about venice in words & pics, with and without my 9-year-old son
There was so little traffic in the lagoon at that hour yesterday, Andrew, it really was quite peaceful.
Thanks for another beautiful picture.Today I really miss Venice and I am roaming the internet to find something comforting. For more than 3 months now my italian Avvocato have been negotiating my purchase of a small place in Cannaregio, just by the Fondamenta Mendicanti, but the negotiations grew to a grinding halt. The vendors kept stalling and my wife and I relized we couldn't take it any more. Either they want to sell or they won't, tertium non datur. I have decided to put my dream of Venice up on the shelf for a while at least. I'm sorry to use your blog as a wailing wall, but I just felt like expressing myself in Writing. Please erase if you find it inappropriate, but please keep the wonderful Pictures and stories coming.Best Regards/Andreas Jonsson
Thank you for your kind remarks, Andreas, and I can completely understand your disappointment and frustration at finding a small place you like and then watching helplessly as the whole venture somehow goes off the rails in spite of your best efforts. The only thing I am glad about is that the problems at least began BEFORE you had handed over money. Watching a deal in Italy collapse before you have tied up a lot of money in it is bad, but having it collapse after the seller has received your funds is even worse--and quite possible. I guess the "bright side"--and I say this with a good dose of irony--is that local papers have recently reported that there are presently 1,000 houses ("case" was the word used, not "appartamenti") in Cannaregio that are unlived in. 1,000 vacant houses in just that one sestiere! So you would think there would be plenty of affordable housing for residents to live in there, as well as places for others to buy--but this does not seem to be the case. I should find out more about this. I don't really understand it at present. I hope when you start to look again you'll find a place you like even more (and I have not forgotten about our exchange about the canal image).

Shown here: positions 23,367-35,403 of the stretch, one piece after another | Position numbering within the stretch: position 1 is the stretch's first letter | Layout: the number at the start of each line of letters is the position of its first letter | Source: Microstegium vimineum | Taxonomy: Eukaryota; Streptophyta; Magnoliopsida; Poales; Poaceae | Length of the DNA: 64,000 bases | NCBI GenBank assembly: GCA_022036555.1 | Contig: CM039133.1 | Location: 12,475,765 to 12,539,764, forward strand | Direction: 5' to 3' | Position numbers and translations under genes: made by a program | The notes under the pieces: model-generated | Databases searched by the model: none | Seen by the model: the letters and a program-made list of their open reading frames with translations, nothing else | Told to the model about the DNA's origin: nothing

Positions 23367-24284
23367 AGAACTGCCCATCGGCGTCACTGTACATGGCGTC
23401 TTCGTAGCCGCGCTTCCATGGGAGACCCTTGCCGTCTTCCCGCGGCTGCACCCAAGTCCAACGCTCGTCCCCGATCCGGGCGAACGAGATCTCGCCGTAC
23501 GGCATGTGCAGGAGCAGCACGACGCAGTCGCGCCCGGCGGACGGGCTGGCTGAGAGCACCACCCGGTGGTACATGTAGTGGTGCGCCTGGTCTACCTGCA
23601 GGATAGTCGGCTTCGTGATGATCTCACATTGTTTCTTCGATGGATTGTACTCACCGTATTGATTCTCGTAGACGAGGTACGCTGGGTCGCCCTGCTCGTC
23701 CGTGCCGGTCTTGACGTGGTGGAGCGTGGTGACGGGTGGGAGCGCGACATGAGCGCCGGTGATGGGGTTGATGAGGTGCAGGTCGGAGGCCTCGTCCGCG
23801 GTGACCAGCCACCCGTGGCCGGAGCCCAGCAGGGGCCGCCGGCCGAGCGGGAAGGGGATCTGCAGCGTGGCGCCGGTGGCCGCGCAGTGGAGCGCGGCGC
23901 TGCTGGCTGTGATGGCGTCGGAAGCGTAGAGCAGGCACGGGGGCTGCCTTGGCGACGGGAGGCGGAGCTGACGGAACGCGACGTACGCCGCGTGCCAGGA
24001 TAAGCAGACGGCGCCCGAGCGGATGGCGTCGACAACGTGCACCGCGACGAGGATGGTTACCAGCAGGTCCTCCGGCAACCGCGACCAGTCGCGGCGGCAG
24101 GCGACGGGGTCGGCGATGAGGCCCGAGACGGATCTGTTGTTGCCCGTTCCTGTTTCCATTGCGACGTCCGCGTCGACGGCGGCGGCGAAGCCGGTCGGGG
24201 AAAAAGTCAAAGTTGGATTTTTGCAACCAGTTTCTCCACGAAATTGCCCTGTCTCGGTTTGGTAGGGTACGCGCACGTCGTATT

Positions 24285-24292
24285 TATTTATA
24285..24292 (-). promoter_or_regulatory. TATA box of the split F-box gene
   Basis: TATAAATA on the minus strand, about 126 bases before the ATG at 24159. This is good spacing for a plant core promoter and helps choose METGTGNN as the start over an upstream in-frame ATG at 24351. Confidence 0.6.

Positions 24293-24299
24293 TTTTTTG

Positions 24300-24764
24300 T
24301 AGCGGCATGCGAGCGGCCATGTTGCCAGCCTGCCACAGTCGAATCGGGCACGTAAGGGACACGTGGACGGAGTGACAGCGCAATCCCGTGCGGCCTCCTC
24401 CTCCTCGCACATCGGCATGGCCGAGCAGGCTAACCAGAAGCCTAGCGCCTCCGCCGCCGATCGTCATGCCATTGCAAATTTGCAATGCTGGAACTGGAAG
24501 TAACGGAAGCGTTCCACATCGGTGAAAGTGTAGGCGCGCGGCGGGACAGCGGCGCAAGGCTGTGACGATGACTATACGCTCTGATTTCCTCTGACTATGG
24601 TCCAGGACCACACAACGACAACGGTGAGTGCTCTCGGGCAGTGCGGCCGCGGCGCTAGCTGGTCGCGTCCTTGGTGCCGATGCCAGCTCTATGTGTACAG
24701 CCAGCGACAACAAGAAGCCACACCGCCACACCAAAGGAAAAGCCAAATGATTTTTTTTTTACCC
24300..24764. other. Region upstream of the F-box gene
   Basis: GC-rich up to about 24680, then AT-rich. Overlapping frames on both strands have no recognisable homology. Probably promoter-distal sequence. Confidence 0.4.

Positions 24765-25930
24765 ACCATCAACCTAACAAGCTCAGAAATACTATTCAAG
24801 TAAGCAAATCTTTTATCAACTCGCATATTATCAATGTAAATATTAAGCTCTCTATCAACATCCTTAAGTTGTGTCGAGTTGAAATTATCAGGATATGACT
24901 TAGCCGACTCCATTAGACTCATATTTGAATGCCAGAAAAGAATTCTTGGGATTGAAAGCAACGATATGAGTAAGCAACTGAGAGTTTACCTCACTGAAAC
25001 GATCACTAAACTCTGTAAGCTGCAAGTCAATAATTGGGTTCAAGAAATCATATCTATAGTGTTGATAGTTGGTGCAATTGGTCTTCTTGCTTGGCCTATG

About a hundred years ago my great-grandfather suffered what we could call an agricultural mishap involving a millstone. After applying the traditional remedies and some DIY surgery he had to be taken in a sleigh for 6-7 hours to the regimental surgeon who could, more skillfully, carve away what remained of two crushed fingers. Since then, that has been some kind of standard in my family against which all others failures, misfortunes and mishaps are measured. The outcome is usually "Oh well, at least there was no need for amputation". I would really have liked to have a place of my own in venice and perhaps gradually move there but that won't happen right now at least. Three strikes and you're out, right? :)We didn't loose any money, apart for some minor fees for the Avvocato for the preliminary deeds and negotioations, so there is really not much to whine about. As for the vacant houses I suppose it's Mea Culpa... The houses are probably empty because they have been bought by people like me who maybe won't live permanently in Venice. The apartments are probably rented to tourists more or less legally. We were also planning to rent the place for parts of the year to have some income from the apartment as well.
Well, that old family story certainly keeps things in perspective, Andreas--here's hoping you never even come close to surpassing it! But three strikes only applies to baseball--it has nothing to do with apartment hunting in Venice (and should have nothing to do with the US legal system either though in the 1990s, alas, it was considered a great idea to adapt it there also), so who knows how things might work out. I still have to find out about those 1,000 empty houses in Cannaregio, and it might also be interesting to ask Jane Da Mosto about an idea I recently saw attributed to her regarding how even people who don't live here full time can nevertheless become important contributors to repairing the city's quality of life.